Burns night celebrates the life and work of Robert Burns. Robert Burns was the author of the well-known Auld Lang Syne, traditionally sung on New Year’s Eve.
“Burns Night is traditionally celebrated with a meal that includes haggis, but for those of you who don’t like haggis or want something a little different why not try Clootie Dumpling, a delicious desert that’s also easy to prepare”. Alison Baker, Expert Home Economist
250g plain flour
125g vegetable suet
180g mixed sultanas and currants
75g dried apricots, chopped
50g dried cranberries
25g orange zest
2 lightly beaten eggs
1 tablespoon of golden syrup
1 teaspoon of ginger
1 teaspoon of baking powder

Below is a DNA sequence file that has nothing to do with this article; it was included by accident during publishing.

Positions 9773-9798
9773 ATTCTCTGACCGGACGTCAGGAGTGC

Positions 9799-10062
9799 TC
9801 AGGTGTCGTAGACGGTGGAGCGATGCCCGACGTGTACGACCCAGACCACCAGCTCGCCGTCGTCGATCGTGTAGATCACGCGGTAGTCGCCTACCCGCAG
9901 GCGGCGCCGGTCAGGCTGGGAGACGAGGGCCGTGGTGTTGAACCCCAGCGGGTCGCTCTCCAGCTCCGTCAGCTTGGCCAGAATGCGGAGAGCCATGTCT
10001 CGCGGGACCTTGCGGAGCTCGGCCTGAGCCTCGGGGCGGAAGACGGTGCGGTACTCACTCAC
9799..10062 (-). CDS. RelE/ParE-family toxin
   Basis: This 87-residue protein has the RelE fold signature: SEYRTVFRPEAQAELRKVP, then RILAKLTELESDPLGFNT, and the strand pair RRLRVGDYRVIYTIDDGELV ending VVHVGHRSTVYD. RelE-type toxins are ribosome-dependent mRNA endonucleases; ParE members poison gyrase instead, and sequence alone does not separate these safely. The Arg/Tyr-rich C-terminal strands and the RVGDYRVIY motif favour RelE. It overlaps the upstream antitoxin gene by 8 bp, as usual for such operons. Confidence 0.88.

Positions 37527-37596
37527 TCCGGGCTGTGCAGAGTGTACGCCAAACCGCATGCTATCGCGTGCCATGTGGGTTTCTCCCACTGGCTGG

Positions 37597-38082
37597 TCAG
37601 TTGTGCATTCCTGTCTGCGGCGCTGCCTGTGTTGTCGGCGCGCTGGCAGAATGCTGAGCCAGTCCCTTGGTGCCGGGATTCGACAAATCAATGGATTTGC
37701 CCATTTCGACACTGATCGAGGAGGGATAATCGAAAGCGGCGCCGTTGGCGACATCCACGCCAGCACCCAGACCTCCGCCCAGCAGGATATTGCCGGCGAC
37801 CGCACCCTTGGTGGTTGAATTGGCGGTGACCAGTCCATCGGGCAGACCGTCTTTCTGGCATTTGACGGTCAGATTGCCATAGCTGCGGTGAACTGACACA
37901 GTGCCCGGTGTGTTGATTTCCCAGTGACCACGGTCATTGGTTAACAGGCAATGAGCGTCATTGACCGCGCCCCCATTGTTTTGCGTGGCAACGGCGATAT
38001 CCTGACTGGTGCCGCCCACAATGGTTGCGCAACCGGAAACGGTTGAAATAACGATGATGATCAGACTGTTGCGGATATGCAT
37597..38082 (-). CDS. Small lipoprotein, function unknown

1 teaspoon of cinnamon
4 tablespoons of milk
Tip: why not experiment with different dried fruits?
Rub the suet into the flour, this can be done in a food mixer. Then add the oatmeal, sugar, baking powder, sultanas, currants, cranberries, apricots, orange zest and the ginger and cinnamon and mix well.
Add the eggs and syrup. Stir well and add the milk little at a time to bind.
Grease a 1 litre bowl and spoon the mixture into it. Press down firmly into the bowl, as it is quite a firm mixture.
Cut out a circle of greaseproof paper and press it down on top of the pudding.
Use a double thickness of foil and fold the edges of it around the top of the bowl to make a good seal.
Place the pudding in a steamer basket over a pan of boiling water.
Place a lid on the basket.
Steam over a gentle heat, adding more boiling water if necessary, for 2hours.
Loosen the edges of the pudding and turn out onto a serving plate.
Delicious served with custard.